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The “Transparent“ Porsche – a laboratory on wheels in electronics developmentTesting on the road

Stuttgart. Clearly, the name “Cayenne“ also stands for “clarity“. And precisely that is the purpose of a “laboratory on wheels” quite unique the world over and used by Porsche’s engineers for the ongoing development of safe and reliable electronic systems: The “transparent” Sports Utility enables the Company’s engineers to test future electronic systems on the road under genuine driving conditions at an earlier point in time than any of the Company’s competitors. The leadership ensured in this way will enable Porsche even more than before to develop the most sophisticated electronic systems with absolute reliability and outstanding performance.

Large cut-outs in the doors, lids and wheel arches of the Cayenne protected by clear plastic covers for driving tests enable the development engineers to observe, check out and, where necessary, exchange virtually all electrical and electronic power-consuming items, cables and connections. With the exception of the driver’s seat, the this very special model intentionally lacks its complete interior, the other seats and the dashboard, thus providing direct and free access to all electronic components fitted within the vehicle itself.

The “transparent“ Cayenne, benefiting from this open design, offers two significant advantages in one: First, the development engineers are able to emulate and configure old and new functions including sensors and actuators, as well as the infrastructure of every Porsche vehicle without a major effort, even if the function involved is actually not even included in the Cayenne. One example is the process of testing a rear spoiler moving up automatically at speed, the complete component including its control system being fitted in the interior of Porsche’s Sports Utility Vehicle. The second point is that this unique laboratory on wheels serves to verify not only the reliability of new components, but also their interaction within the overall system under real-life driving conditions.

Using their “laboratory on wheels“, Porsche’s engineers are able to start testing the complete on-board electronics of new model generations about a year earlier than before. And this is a significant time-saving, considering that the overall period for develop-ing a new vehicle is only a few years.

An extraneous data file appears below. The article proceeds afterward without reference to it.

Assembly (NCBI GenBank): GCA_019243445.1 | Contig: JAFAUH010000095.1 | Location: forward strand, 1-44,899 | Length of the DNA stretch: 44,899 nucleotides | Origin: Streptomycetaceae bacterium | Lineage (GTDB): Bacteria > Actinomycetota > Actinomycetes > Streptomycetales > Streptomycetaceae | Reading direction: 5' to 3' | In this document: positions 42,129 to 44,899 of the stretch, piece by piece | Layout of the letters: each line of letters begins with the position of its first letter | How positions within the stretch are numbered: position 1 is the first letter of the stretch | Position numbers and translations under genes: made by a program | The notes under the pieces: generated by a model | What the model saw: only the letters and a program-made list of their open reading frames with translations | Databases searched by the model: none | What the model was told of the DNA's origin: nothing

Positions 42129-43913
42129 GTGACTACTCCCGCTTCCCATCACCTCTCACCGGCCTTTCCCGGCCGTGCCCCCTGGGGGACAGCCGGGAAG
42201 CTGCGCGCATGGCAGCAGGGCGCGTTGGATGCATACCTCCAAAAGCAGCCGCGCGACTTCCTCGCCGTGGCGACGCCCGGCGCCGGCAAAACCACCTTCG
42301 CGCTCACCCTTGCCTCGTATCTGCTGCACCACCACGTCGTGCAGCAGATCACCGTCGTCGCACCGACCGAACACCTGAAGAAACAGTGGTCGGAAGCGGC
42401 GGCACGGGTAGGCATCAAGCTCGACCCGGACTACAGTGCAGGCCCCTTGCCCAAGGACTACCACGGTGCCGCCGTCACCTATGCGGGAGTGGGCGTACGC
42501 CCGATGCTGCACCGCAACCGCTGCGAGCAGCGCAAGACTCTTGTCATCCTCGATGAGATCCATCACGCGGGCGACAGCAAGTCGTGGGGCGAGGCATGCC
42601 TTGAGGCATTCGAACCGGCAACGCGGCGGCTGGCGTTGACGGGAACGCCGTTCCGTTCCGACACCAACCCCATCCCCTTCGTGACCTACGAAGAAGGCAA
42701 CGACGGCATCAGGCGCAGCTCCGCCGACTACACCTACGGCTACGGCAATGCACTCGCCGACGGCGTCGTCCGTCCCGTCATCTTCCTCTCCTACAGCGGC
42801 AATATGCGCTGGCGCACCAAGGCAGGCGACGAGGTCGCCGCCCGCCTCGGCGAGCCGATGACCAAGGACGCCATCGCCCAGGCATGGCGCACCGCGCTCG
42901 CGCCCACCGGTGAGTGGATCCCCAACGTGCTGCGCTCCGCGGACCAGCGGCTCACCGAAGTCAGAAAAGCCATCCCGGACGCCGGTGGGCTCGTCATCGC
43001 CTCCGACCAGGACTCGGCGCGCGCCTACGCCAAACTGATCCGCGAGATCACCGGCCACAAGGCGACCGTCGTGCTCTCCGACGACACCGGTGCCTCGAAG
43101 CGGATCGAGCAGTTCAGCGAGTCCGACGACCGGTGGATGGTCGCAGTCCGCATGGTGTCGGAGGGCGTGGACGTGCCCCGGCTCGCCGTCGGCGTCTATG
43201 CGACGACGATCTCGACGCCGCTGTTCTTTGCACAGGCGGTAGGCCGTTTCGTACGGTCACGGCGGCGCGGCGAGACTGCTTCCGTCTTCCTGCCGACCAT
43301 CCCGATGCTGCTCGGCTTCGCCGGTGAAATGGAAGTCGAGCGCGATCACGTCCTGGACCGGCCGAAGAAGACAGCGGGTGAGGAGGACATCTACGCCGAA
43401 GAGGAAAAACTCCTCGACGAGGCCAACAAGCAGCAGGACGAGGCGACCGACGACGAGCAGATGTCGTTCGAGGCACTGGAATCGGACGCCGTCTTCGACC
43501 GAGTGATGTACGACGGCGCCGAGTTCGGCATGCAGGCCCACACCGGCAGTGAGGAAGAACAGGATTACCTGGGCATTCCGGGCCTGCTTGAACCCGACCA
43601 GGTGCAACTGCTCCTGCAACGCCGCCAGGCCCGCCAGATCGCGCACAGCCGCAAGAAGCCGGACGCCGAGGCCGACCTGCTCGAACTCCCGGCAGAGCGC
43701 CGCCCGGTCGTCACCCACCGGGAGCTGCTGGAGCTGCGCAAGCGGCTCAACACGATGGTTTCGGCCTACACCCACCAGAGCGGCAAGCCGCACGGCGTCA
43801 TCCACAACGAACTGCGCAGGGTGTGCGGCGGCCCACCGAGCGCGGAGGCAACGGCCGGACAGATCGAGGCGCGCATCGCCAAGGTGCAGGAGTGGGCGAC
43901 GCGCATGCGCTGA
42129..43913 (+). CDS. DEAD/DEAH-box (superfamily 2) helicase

So far engineers were not able to test new systems under realistic conditions until the first prototypes were available, at the very earliest. Now, using the “transparent” Porsche, they are in a position to check and verify environmental conditions such as heat, cold or air humidity as well as vibrations under practical driving conditions at a much earlier point in time. Starting the test phase so much earlier, the engineers are thus in a position to enhance quality to an even higher level and have more time for the set-up process so important for and typical of Porsche.

The “laboratory on wheels” adds a further level to Porsche’s pyramid-shaped test philosophy in the development of electronic components. This pyramid starts with the assurance of quality by suppliers and is followed by elaborate tests conducted by Por-sche’s own engineers - including virtual simulation or tests on dynamometers and test rigs. Actual verification of the overall system, however, cannot start until real-time signals are generated and reliably processed in a rolling vehicle. Now the new “laboratory on wheels” also supports Porsche’s proven principle of making fewer and fewer changes the closer a vehicle comes to the start of series production.

With Porsche being a premium manufacturer strictly oriented to the customer, safety and reliability receive top priority in the process of digitalisation. Following the Cayenne, the current 911 Carrera was the second Porsche to enter the market with a comprehensive electronic on-board network. Indeed, without this electronic network a lot of the progress featured in the new 911 and based on the ongoing development of mechanical systems would simply not have been possible. The best example is the Sports Chrono Package which, incorporating no less than 16 control units, allows the driver of the 911 Carrera, Boxster and Cayman S to choose an even more sporting and dynamic style of motoring.

Porsche’s engineers responsible for electronic development are already working on a second generation of networks. Using a new architecture, they are systematically determining which functions are to be allocated to which control units, how many computers are in use and how the various units and systems communicate with one another. The core of this architecture is a standard platform later to be featured in all new Porsche cars. And it is precisely for this reason that the “electronic laboratory on wheels” is the ideal tool for an even more sophisticated development process.

Porsche’s engineers responsible for electronic development are already working on a second generation of networks. Using a new architecture, they are systematically determining which functions are to be allocated to which control units, how many computers are in use and how the various units and systems communicate with one another. The core of this architecture is a standard platform later to be featured in all new Porsche cars. And it is precisely for this reason that the “electronic laboratory on wheels” is the ideal tool for an even more sophisticated development process.

GO

Note: Photos of the “transparent“ Porsche are available to accredited journalists in Porsche’s Press Database at the internet address http://presse.porsche.de.

9/1/2005